In the future, augmented areas will be a light and versatile graphical interface to be installed over smart cities, for example, by making the IoT sensors and connected devices visible and interactive.
The fact that the blockchain is an essential infrastructure for the urban conception we are proposing is intuitive: to create a common good interface, a sort of shared screen projected over the city, a shared database is needed, ideally permissionless and open to all. The blockchain is also a commons: it is no coincidence that Satoshi published his first post outside the mailing lists on the forum of the P2P Foundation, an organisation centred on the transition to a model based on commons. I interpret the blockchain as a layer of negotiation, which makes possible unprecedented forms of ownership and interaction.
Reciprocally, augmented reality can promote the potential of the blockchain by incorporating in intuitive visual metaphors the tokens representing coins, coupons, access rights, bearer certificates, voting rights and any other digital object with a regulated emission. Financial instruments that will have a concrete representation in the enhanced landscape, will offer users a tangible interface for collective interactions.
The CO3 project introduces the digital object. Will we have to get used to calling objects even non-material goods? What economic role will these digital objects play in society?
The vision of CO3 certainly introduces an object-oriented interface. The digital objects examined will be real objects especially in relation to their scarcity, since the goal is to create a single virtual layer above the landscape, the available space will be constrained by a limited amount, a bit like bitcoin.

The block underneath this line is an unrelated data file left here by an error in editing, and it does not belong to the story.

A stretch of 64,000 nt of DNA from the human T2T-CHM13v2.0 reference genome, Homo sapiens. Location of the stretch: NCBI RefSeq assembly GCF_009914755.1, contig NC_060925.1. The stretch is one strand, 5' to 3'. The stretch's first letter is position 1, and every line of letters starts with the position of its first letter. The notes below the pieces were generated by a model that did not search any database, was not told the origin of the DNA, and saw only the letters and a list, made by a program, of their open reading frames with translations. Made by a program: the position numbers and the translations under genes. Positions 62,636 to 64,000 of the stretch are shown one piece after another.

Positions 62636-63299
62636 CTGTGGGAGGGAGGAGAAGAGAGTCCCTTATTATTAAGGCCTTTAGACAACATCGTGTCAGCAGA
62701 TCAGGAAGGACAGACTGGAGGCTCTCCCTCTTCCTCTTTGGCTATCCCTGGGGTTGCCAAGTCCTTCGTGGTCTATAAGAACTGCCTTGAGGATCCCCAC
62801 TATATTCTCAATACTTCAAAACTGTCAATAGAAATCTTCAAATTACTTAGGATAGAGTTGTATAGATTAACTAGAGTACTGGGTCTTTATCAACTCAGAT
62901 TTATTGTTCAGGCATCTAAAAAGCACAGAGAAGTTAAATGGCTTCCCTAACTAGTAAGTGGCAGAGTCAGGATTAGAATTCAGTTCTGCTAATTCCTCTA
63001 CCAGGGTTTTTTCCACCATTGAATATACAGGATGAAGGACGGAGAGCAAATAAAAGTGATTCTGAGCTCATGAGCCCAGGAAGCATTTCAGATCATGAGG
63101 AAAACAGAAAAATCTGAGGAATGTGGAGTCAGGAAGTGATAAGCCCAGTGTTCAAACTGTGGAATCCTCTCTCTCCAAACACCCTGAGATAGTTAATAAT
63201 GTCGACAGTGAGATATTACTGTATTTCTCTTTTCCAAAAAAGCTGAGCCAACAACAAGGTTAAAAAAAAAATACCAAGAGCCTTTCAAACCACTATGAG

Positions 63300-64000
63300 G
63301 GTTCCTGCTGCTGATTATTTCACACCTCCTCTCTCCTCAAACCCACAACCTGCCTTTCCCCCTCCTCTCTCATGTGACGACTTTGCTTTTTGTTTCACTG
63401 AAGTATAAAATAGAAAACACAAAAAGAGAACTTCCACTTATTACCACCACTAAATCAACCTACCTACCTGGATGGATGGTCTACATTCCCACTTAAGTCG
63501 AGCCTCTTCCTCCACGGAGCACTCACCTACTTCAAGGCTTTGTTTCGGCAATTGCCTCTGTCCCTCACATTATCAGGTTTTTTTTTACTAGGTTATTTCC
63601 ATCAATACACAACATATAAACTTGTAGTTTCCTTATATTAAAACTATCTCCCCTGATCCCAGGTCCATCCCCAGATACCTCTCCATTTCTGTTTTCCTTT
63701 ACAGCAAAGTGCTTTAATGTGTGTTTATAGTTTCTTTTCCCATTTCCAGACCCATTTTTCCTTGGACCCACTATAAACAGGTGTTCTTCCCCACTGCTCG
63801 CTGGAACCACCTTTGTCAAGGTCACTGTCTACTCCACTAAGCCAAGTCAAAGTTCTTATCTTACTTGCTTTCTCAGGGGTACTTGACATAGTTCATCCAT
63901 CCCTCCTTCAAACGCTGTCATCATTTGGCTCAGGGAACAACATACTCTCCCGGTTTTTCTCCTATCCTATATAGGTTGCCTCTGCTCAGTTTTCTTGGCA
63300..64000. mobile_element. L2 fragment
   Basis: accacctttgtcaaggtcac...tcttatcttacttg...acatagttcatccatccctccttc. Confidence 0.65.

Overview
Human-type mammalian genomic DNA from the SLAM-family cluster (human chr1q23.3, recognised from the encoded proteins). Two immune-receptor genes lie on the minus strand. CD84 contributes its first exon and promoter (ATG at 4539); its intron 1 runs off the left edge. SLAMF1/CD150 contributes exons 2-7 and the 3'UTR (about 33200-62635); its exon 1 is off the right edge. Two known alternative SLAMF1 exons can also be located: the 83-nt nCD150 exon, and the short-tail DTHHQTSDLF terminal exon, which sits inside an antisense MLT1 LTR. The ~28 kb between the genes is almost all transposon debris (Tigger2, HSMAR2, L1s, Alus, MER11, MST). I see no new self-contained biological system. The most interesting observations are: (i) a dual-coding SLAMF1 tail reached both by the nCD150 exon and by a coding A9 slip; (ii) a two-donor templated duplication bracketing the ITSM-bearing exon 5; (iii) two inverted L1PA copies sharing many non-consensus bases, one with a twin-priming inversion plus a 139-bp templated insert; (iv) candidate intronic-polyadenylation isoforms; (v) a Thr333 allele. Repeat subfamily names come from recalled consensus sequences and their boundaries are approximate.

A very important economic function of scarce digital objects will be to correspond to an equally scarce and really poorly managed quantity in the current Internet paradigm: human attention.
Will blockchain technology really be necessary to make digital objects “alive”?
Good question, which I am tempted to answer with another: “What do you mean by “alive”?” Starting with Bitcoin, with the creation of digital gold the blockchain has demonstrated its vocation to create what we could call “real virtuality”: digital made measurable, limited, concrete and collectively interactive. Digital objects without a consensual structure are not alive: they are ghostly objects, subjective and ineffective in laying a common foundation. From an exquisitely theoretical point of view both Augmented Reality and Blockchain Technology incorporate the concept of “common knowledge”, providing the basis for interactions that can be studied through game theory. It will be a lot of fun.
Could you present us with a couple of real use cases that can be applied in everyday life?
The augmented areas will have as a central objective the coordination of consumer behaviour, certainly crowdfunding and group buying specific to the territory will be the use cases studied at the beginning. After all, these are probably the most striking use cases that have already demonstrated the impact of the blockchain based tokenisation.
CO3 is based on the social interaction between people both online and in real life. Can augmented reality thus promote social cohesion among citizens?
Augmented Reality has the ability to be consistent with the ways of meeting and interacting that affect the physical world, whereas the Internet has accustomed us to artificial structures such as keyword based research or social network filter bubbles. Today, people waiting in line in a public office are plunged into non-communicating worlds created by their smartphones, if this new vision prevails, the shared screen of the increased landscape will be an opportunity for conversations, comparisons and collective decisions. This is a necessary step, and perhaps this is the most important value conveyed by CO3, if we want to respond effectively to current and future ecological problems.